In addition to showcasing innovative enterprises working to address existing supply chain gaps in the education; clean energy; agriculture, food and rural businesses; and, health, water and sanitation sectors, the choice of panel discussions put together for Sankalp 2011 demonstrated maturity in thought leadership. It's clear these leaders are attempting create infrastructure and the right kind of ecosystem for innovation that would enable institutions to realize inclusive growth and development.
For example, a couple of the panels I attended discussed the relationship between economic and social value creation at the BoP. Social value casts a broad net and can be measured by an array of variables, including improved quality of life, empowerment, security and income. The panel discussions centred on critical questions, such as under which situations can companies maximize both types of value? Or, are financial returns for investors and social returns for low-income household consumer/producer ever at odds? Or, whether certain types of ventures yield significant more social value to the low-income households than others?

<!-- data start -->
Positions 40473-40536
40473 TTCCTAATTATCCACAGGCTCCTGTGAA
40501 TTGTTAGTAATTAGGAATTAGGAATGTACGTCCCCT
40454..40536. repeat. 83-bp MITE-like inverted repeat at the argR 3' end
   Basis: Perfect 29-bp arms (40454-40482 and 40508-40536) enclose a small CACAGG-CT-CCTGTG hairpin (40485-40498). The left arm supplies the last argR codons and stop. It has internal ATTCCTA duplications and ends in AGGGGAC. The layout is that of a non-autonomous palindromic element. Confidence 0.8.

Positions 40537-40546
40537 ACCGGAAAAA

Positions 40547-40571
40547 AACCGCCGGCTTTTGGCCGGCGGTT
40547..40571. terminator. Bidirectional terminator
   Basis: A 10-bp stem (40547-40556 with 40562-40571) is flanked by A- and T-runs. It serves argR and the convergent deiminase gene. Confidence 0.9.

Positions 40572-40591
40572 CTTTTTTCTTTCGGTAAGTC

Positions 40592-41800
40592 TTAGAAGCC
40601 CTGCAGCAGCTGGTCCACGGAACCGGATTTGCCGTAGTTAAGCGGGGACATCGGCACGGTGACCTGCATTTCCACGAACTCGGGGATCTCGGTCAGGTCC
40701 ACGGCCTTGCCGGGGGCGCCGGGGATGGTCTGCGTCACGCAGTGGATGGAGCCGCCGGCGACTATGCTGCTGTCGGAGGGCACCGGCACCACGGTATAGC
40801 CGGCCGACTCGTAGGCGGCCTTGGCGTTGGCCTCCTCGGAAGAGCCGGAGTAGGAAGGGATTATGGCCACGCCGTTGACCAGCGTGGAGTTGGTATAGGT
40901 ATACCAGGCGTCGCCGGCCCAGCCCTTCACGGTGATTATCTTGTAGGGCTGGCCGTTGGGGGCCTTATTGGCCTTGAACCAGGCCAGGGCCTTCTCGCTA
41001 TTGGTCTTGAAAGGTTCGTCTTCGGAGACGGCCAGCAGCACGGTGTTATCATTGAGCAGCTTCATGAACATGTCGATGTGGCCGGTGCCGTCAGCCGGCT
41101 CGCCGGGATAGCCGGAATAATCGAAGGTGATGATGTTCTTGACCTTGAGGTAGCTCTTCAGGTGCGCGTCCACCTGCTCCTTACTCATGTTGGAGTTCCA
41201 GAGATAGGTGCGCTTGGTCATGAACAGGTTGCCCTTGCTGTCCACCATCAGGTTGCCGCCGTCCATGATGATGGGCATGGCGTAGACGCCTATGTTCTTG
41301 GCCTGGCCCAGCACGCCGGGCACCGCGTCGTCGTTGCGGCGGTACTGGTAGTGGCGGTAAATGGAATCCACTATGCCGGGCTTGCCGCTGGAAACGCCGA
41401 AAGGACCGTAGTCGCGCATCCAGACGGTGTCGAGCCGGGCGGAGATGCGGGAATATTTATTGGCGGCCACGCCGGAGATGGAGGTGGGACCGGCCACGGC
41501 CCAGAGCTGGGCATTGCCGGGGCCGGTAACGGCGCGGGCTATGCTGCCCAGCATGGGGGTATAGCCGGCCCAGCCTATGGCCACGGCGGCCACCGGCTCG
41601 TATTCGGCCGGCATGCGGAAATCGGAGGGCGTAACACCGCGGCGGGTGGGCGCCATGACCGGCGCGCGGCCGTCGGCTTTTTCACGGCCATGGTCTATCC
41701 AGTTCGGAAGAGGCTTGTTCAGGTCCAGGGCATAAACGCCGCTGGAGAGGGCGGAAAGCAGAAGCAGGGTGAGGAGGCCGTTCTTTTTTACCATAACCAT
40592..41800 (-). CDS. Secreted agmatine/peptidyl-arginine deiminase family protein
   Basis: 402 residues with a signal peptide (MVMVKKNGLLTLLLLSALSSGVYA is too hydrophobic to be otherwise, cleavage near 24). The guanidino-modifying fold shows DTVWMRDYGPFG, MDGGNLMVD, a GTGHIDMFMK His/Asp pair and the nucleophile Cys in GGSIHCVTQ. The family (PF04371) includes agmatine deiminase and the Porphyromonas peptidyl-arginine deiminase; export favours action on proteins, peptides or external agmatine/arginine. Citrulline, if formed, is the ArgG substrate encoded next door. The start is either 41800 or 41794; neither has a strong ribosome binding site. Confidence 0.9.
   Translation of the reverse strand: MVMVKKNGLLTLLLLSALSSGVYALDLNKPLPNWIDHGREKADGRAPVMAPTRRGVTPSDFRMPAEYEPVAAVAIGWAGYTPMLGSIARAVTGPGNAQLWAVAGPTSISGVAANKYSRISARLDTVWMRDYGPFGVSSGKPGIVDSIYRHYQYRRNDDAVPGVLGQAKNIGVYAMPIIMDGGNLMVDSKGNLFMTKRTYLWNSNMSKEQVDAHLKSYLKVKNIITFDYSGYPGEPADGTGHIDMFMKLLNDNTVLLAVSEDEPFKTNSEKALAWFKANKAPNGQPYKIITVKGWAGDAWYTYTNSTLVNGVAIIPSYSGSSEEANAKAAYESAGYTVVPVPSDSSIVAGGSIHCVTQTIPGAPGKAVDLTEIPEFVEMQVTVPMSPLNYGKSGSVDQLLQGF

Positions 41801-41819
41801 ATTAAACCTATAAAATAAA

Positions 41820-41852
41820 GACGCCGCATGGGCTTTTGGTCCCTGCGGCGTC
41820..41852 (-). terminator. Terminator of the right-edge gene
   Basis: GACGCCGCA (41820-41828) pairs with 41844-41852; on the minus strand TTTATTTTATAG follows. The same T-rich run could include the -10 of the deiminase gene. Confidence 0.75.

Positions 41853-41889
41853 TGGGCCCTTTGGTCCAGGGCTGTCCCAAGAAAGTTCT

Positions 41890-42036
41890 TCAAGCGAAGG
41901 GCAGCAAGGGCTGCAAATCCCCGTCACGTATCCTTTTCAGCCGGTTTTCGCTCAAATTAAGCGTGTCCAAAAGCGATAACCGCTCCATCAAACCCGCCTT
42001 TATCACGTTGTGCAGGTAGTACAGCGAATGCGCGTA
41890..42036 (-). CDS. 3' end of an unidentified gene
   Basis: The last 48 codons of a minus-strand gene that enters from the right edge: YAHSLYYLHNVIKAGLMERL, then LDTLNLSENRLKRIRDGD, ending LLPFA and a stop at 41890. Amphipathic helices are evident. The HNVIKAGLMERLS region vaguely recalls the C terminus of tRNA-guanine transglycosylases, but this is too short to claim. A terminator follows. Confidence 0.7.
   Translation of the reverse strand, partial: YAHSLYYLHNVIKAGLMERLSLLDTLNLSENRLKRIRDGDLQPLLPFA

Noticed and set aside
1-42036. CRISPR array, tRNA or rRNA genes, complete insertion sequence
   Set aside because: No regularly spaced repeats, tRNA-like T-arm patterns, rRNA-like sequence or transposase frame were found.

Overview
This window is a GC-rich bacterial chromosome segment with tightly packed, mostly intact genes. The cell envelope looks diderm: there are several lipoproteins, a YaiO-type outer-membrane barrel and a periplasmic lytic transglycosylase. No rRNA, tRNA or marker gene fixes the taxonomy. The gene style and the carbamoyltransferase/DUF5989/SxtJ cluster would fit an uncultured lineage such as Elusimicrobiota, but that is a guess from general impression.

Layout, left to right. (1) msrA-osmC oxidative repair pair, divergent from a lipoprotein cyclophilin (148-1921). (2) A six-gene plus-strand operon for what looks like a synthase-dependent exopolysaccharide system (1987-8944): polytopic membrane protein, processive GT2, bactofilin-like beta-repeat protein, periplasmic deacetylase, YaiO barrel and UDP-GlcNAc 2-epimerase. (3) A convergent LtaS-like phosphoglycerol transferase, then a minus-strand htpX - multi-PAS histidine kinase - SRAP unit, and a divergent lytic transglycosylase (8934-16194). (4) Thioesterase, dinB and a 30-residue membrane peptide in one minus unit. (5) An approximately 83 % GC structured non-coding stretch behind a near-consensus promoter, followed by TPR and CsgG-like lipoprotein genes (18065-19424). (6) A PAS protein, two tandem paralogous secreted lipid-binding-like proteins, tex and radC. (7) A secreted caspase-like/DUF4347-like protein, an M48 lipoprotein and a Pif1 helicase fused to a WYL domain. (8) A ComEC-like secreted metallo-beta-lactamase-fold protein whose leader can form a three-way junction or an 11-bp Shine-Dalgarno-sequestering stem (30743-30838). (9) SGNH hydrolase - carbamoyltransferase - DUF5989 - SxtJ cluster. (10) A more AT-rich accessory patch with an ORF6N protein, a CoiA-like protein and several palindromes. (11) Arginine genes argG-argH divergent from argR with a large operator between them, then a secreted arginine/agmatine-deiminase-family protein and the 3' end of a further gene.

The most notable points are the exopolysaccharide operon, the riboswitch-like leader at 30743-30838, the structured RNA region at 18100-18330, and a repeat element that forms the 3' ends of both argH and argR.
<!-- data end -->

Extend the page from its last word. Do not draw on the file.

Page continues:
While debating these questions, many panelists expressed the view that companies must first rigorously examine the smallest unit model of their businesses to evaluate whether they are really creating economic gains for low-income households, and must carefully account for the full-range of income and productivity effects produced by their interactions with the low-income household communities. At the same time, the thought leaders observed that even when enterprises carefully consider the economic and social impacts of their products on the low-income households, they may still feel reputational threats if their social enterprises are seen as "excessively profitable." The practitioners of course argued that without this profit enterprise targeting the low-income households will not attract the level of funding necessary to be sustainable or scalable across the entire BoP. According to this view, the investors felt, above-average profitability should be seen as a sign of success, one that will no doubt invite competition and thereby bring down prices, ultimately benefitting the low-income households. But, there was concurrence among the panel members that to minimize negative public perception, entities that seemingly are "profiting from the poor" both social enterprises and impact investors, must be willing to publicly address the profit debate, work collaboratively with civil society organizations and governments, and also measure and report on the social value they are creating for the low-income households. (These social reports could in the process create a 'social credit' scheme, similar to carbon credits, which could ultimately help the 'chronically undercapitalized' civil society sector).